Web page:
The National Petroleum Corporation of Namibia (Namcor), which has been in the news for the last year due to leadership and other crises, has chosen Ebson Uanguta to steer the state-owned enterprise.
Namcor announced the appointment of Uanguta, who is currently the deputy governor of the Bank of Namibia, as the company’s interim managing director (MD) yesterday.
The Namcor board shared its confidence in Uanguta’s ability to lead the company.
“We are confident that under Uanguta’s leadership, Namcor will achieve new heights of success and continue to play a vital role in the nation’s energy sector,” the board’s statement said.
The appointment is effective from 11 January, and will extend for a period of six months.
Uanguta replaces Shiwana Ndeunyema, who has been acting in the position since April last year.
The Namcor board also highlighted Ndeunyema’s leadership during a critical time at the parastatal.
“During his nine-month tenure, Ndeunyema played a pivotal role in stabilising the company and securing essential funding as part of Namcor’s turnaround strategy,” the statement said.
Ndeunyema was appointed as an interim MD after the substantive MD, Imms Mulunga, was suspended amid allegations of an unauthorised payment of N$100 million for an oil block in Angola.
Mulunga was first suspended in April for six months. His suspension was subsequently extended twice, in August and September.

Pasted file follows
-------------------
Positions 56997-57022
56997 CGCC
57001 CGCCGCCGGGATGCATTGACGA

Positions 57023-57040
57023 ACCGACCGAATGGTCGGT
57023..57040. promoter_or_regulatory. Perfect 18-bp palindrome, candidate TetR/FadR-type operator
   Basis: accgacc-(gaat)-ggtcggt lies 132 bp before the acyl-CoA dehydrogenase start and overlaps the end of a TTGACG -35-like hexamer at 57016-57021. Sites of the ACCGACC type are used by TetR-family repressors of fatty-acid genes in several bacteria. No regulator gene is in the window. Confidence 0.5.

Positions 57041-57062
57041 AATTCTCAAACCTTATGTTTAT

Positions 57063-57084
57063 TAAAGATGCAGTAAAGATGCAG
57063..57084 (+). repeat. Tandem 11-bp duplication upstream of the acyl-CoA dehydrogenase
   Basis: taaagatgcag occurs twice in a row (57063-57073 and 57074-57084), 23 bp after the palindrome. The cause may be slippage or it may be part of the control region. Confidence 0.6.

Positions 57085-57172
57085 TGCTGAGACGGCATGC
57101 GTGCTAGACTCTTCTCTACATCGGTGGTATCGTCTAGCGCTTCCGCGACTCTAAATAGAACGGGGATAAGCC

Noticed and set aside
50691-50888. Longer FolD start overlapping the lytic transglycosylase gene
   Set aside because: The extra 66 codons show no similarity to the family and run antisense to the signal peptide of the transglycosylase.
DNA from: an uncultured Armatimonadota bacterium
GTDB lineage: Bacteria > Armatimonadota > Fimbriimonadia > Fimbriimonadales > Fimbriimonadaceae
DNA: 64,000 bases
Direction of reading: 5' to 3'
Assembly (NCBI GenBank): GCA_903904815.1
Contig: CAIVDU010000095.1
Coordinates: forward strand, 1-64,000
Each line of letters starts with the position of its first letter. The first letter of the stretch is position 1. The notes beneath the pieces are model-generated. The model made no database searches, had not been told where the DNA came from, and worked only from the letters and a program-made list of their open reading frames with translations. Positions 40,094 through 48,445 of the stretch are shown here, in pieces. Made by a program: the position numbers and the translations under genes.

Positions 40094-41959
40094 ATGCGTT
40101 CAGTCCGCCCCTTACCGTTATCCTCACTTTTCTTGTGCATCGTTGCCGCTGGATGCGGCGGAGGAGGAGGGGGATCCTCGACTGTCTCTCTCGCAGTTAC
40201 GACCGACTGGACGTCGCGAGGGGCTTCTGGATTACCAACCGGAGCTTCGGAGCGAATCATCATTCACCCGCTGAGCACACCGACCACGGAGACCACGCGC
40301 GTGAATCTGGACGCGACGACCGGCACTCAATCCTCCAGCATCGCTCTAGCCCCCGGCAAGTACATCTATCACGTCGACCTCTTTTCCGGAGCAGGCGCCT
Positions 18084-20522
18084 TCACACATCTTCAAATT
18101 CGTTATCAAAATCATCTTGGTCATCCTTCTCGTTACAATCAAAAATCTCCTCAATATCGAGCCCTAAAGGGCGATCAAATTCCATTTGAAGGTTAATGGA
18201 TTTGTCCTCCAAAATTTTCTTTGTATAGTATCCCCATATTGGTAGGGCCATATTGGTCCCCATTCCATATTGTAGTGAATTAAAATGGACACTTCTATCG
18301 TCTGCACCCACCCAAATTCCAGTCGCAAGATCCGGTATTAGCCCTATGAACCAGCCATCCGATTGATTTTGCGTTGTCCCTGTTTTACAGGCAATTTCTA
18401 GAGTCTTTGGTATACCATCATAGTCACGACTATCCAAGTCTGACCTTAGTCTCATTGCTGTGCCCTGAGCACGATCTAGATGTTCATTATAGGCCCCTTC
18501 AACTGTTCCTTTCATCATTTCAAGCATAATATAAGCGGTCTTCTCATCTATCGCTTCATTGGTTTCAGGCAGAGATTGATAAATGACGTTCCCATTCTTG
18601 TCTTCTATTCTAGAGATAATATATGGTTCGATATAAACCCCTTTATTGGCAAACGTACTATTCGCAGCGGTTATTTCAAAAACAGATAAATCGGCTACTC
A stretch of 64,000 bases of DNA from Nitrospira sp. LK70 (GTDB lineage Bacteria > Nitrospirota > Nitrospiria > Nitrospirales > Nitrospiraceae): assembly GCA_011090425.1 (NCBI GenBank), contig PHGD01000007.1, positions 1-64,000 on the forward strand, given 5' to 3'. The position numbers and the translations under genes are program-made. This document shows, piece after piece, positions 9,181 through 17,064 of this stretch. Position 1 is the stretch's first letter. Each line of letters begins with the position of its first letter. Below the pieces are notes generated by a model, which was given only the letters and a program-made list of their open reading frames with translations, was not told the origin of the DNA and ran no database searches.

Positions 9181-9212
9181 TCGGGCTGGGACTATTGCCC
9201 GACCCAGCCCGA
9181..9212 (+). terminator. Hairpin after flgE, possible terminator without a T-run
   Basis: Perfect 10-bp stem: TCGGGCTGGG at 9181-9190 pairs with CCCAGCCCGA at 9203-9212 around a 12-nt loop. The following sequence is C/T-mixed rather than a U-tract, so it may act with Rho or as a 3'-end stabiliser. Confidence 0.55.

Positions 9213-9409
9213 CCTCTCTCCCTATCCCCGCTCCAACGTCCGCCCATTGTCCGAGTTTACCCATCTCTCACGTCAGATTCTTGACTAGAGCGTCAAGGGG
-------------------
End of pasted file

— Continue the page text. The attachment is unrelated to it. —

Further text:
Mulunga faced a disciplinary hearing in October last year, where he was made to answer for several controversies, including a Sonangol deal in which Namcor paid US$6,7 million (N$123 million at the time) on behalf of third parties to buy into an oil well owned by the Angolan state-owned oil company.
In December he was charged again in an investigation surrounding a questionable N$60 million transaction between Namcor and military-owned Enercon Namibia.
Ndeunyema, who was the business strategy executive, had been appointed to manage the company until the board appointee, Lionel Matthews, took up office.
Matthews, however, declined the position because of potential damage to his brand and family as a result of “falsehoods and media sensationalism”, leaving Ndeunyema to run Namcor.
Uanguta has experience in executive positions in the economic sector.
“Uanguta, a graduate of the University of Addis Ababa with a master’s in economics, brings a wealth of experience and management expertise to Namcor. Having served in executive roles at the Bank of Namibia for over 20 years, his extensive knowledge in financial and organisational management will be invaluable to the corporation,” the Namcor board statement said.
He also has a three-year tenure in the office of the executive director of the International Monetary Fund as an adviser under his belt.
He served in that position from 2007 to 2010.
Uanguta takes over the reins at a crucial period in the parastatals’ history.
Namcor owns stakes in various significant oil discoveries in the Orange Basin, including the Venus-1X prospect operated by TotalEnergies, and Shell’s Graff-1X and Jonker-1X oil discoveries.
These discoveries are anticipated to be extracted and become profitable in the next four years, according to minister of mines and energy Tom Alweendo.
Meanwhile, Namcor is facing major challenges in managing its cash flow due to a troubled 2022.
As of September 2023, Namcor’s debt to suppliers stood at N$1,9 billion.
Last year the parastatal announced its plans to develop a 15-year strategic business plan to outline the company’s long-term sustainability with recent oil discoveries.
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